This astonishing picture from the Indian state of Bihar, published by several news agencies (also as part of a Daily Telegraph video report), provides a chilling example of the faltering relationship between educational credentials and the labour market. Some were apparently trying to hand in answer sheets folded into paper planes to the 12th grade pupils sitting their exams
Ironically it’s in the faster growing economies where ‘education fever’ is most extreme. Last year, over 2,000 Chinese students were caught cheating during a national exam, using elaborate high-tech gear to do so, with Chinese state television reporting that invigilators detected abnormal radio signals from an illegal frequency during national licensing tests for pharmacists in Shaanxi province.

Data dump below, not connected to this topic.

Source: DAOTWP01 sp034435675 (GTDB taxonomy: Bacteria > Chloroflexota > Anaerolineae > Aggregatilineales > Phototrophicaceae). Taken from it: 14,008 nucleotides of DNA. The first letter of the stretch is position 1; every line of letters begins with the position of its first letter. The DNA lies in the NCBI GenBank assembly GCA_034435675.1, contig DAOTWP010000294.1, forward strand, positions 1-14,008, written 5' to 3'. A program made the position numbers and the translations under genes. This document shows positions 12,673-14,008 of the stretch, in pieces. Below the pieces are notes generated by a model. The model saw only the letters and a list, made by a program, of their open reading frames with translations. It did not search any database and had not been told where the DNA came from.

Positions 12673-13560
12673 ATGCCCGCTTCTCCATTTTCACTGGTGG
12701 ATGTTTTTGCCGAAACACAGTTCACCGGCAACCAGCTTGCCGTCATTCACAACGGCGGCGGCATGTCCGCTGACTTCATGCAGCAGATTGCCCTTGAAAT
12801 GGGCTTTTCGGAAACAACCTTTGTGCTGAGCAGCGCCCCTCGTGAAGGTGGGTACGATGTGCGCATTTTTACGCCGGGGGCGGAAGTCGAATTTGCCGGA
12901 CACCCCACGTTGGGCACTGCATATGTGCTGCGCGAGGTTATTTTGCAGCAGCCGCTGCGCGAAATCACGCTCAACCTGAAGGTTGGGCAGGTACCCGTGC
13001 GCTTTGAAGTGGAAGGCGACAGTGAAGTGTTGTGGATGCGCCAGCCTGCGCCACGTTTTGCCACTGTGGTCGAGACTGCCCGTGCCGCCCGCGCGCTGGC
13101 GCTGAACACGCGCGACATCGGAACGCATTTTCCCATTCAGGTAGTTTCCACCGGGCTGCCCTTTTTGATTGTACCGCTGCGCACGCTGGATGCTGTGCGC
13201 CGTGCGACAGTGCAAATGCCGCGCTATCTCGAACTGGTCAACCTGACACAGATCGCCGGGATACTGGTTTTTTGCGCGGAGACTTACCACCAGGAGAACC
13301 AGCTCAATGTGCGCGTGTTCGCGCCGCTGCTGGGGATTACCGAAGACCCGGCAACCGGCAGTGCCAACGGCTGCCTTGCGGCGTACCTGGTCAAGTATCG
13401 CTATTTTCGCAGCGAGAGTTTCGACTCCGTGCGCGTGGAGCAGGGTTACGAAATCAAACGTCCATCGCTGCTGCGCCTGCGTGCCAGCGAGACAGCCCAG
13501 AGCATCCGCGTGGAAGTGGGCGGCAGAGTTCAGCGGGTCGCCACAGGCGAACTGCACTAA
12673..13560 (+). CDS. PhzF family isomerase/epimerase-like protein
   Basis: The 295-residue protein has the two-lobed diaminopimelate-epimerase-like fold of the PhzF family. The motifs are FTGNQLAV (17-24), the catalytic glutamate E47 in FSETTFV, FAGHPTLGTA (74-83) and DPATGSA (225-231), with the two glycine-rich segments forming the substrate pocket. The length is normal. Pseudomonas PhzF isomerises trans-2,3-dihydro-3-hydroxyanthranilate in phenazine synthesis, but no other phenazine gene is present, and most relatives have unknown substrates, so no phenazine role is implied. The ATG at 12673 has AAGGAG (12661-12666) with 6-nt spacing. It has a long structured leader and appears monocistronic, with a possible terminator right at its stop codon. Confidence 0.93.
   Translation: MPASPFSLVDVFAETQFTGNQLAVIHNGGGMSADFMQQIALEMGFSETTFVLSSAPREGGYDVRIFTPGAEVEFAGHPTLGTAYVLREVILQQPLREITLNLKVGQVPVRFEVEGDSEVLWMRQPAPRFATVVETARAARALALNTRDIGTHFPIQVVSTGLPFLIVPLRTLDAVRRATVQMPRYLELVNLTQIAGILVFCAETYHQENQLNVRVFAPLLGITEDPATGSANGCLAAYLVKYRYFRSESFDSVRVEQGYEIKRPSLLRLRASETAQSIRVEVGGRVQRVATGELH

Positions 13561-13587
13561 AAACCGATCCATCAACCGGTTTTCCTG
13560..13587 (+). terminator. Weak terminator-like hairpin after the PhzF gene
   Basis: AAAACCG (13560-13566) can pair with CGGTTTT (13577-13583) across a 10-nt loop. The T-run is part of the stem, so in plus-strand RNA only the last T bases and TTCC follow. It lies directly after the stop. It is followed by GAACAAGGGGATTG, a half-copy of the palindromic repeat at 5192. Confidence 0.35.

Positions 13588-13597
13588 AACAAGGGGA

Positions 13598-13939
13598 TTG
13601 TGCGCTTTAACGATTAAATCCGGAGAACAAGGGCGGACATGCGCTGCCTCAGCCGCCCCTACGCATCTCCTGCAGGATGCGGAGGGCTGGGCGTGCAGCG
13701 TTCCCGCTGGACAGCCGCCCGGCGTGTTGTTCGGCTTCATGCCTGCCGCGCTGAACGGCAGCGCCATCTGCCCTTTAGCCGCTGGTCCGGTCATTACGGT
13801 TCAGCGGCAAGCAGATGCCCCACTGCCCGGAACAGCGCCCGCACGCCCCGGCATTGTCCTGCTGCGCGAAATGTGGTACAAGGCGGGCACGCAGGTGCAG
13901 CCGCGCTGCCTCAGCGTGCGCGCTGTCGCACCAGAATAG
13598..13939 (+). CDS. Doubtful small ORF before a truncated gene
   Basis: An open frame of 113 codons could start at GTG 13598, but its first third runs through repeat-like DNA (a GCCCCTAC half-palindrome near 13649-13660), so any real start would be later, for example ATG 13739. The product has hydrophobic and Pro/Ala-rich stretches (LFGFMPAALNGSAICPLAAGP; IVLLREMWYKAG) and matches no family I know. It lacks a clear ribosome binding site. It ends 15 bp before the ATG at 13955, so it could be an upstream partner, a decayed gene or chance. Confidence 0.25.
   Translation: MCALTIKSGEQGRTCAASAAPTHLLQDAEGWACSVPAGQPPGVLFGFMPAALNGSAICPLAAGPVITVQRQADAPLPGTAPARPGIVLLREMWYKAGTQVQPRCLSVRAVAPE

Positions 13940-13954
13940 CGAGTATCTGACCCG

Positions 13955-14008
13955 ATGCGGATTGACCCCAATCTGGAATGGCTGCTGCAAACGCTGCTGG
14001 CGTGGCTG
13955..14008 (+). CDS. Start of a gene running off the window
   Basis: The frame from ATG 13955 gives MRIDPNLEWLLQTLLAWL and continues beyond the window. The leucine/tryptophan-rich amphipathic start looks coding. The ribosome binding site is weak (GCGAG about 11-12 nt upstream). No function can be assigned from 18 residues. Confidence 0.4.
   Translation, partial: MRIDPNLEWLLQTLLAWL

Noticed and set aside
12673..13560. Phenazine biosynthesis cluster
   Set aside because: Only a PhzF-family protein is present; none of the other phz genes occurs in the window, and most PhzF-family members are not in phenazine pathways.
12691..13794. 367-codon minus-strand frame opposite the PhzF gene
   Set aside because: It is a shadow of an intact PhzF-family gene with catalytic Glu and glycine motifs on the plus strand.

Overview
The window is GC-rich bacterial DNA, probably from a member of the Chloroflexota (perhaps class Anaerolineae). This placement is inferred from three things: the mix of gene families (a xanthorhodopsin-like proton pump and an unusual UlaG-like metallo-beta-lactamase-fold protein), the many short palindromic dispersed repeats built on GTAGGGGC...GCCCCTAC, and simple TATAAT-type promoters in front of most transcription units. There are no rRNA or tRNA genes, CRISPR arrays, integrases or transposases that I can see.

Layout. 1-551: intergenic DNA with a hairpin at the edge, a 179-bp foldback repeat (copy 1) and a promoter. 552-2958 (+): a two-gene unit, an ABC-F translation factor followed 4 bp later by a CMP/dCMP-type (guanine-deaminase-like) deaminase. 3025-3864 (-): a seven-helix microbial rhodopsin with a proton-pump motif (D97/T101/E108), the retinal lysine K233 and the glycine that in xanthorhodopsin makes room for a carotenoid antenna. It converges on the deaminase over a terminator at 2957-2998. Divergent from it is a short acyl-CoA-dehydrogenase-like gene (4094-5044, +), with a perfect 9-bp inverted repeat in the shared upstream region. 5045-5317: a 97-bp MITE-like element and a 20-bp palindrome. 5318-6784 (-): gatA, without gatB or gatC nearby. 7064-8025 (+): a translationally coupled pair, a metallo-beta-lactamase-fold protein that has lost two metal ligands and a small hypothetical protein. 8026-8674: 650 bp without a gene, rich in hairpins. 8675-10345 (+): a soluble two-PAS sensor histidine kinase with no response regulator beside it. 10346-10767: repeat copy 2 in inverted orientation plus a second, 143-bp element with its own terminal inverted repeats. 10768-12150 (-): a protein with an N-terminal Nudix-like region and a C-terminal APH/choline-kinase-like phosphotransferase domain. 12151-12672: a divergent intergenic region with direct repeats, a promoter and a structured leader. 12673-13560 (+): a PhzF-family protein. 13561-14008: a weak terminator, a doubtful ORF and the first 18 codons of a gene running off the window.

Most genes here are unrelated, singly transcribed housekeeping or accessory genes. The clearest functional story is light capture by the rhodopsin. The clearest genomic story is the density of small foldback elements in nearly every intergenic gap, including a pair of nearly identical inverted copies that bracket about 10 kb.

In South Korea where university tuition fees are the third most expensive out of all the OECD countries, suicide is the largest cause of death among young people aged 15-24 years. Like China, UK policy makers have looked at South Korea for inspiration in the push to raise standards.
In the UK, thank goodness, responses are relatively mild in comparison, although a third of parents move house to get into a ‘good’ school catchment area and up to one in four now rely on tutors. Appealing against exam outcomes is now something quite normal, with the number of inquiries questioning GCSE and A-level grades up by 48% to 450,500 last year, according to exam watchdog Ofqual.
But in the 21st global economy, with education now primarily about ‘passing’ rather than ‘learning’, even piling up exams isn’t enough to help young people move on in life and as a result, education, unless it is radically changed and given a new meaning, will increasingly experience a ‘legitimacy’ crisis. Becoming like trying to climb up a downwards escalator, as qualifications become devalued, you have to climb further and faster just to stand still. Unfortunately the Bilar parents have taken climbing to a new level.